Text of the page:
India’s Supreme Court halts tree felling for new Mumbai metro

An activist touches a tree after it was cut down in the Aarey Colony suburb of Mumbai. (Reuters)
Updated 07 October 2019

India’s Supreme Court halts tree felling for new Mumbai metro

  • Activists oppose felling of some 2,700 trees to build a train parking shed
  • Environmentalists claim cutting down the trees saying it would exacerbate Mumbai’s pollution levels

NEW DELHI: India’s Supreme Court issued a stay order on Monday, halting the cutting of trees in Mumbai for an ambitious subway project that has sparked protests from activists opposed to the felling of some 2,700 trees to build a train parking shed.
A two-judge bench of Justice Arun Mishra and Justice Ashok Bhushan asked the authorities not to cut any more trees and to maintain the status quo.
Activists and environmentalists have opposed cutting down the trees saying it would exacerbate Mumbai’s pollution levels.
Over the weekend, Indian police detained dozens of activists who had tried to stop officials from cutting the trees after a lower court dismissed their objections.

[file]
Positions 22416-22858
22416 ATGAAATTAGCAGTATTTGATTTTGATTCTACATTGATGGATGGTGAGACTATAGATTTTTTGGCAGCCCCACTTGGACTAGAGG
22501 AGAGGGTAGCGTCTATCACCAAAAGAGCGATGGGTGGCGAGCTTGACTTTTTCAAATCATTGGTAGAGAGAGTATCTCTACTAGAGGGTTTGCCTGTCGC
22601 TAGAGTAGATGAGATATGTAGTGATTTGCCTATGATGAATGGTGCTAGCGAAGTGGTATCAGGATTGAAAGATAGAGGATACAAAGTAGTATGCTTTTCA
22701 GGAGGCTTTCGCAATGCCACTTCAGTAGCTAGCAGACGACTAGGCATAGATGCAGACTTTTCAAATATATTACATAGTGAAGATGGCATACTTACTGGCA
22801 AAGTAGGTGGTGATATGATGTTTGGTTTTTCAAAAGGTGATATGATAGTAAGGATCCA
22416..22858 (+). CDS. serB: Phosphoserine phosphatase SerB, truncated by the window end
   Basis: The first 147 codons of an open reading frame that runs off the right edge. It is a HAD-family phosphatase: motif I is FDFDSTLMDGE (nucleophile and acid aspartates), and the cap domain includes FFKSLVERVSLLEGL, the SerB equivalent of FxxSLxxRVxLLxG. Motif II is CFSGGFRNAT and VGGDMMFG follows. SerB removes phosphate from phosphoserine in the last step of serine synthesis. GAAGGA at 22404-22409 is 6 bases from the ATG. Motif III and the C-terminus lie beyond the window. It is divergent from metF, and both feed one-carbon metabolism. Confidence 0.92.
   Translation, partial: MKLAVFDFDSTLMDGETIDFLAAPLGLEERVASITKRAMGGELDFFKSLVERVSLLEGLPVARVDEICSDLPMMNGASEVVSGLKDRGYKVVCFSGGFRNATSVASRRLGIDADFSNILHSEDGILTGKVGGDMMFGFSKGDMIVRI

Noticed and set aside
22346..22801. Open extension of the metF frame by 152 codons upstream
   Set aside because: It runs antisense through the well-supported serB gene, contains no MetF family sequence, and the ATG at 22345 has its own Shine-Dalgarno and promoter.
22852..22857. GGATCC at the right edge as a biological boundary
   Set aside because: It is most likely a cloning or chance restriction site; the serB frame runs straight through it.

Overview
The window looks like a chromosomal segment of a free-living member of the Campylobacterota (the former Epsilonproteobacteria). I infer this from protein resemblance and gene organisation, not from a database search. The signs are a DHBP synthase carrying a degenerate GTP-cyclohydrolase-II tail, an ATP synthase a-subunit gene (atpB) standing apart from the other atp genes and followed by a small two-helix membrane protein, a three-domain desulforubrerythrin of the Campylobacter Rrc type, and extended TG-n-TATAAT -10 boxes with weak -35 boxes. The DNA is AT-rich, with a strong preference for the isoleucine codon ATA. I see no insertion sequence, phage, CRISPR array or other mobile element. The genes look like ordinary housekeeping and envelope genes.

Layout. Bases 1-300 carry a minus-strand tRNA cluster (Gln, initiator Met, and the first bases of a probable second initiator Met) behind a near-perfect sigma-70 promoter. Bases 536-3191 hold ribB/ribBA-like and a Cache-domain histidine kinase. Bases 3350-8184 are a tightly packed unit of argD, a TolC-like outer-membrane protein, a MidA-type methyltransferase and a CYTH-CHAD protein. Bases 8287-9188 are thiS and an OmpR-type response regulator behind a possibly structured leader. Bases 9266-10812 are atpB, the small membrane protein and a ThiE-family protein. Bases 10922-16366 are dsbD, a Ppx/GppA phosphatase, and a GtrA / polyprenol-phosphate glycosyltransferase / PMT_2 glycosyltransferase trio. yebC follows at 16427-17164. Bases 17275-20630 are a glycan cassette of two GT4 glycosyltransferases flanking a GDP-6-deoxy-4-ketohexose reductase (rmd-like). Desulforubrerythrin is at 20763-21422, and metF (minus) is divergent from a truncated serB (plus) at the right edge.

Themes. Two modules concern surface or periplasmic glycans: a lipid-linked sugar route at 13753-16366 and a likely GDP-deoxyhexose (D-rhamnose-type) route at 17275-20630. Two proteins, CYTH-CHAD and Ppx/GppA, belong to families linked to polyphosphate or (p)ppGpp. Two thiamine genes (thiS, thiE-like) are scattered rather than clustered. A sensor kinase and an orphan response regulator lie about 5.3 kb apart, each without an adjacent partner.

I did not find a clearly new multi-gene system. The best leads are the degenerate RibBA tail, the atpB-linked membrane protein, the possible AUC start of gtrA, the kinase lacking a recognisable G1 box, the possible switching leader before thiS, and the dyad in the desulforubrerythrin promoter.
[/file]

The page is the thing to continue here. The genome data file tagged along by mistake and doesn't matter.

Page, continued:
Mexico grants asylum to Bolivian leader Morales

Updated 12 November 2019

Mexico grants asylum to Bolivian leader Morales

  • Mexican Foreign Minister Marcelo Ebrard: Several minutes ago I received a phone call from (former) president Evo Morales to verbally and formally request political asylum in our country
  • Mexico had said it was prepared to grant Morales asylum, after Bolivia’s first indigenous president stepped down amid massive protests

MEXICO CITY: Mexico said Monday it has granted asylum to Bolivia’s Evo Morales, after the leftist president’s departure left the South American nation reeling amid a power vacuum.
“Several minutes ago I received a phone call from (former) president Evo Morales to verbally and formally request political asylum in our country,” Foreign Minister Marcelo Ebrard told a news conference.
“Interior Minister Olga Sanchez Cordero made the decision to grant him asylum... for humanitarian reasons.”
Morales will have asylum with immediate effect for his own protection, Ebrard added, but did not answer journalists’ questions on whether he would travel to Mexico, and if so when he would arrive.
Mexico had said Sunday it was prepared to grant Morales asylum, after Bolivia’s first indigenous president stepped down amid massive protests and growing unrest over his fraud-stained re-election on October 20.
Morales, 60, had been in power since 2006.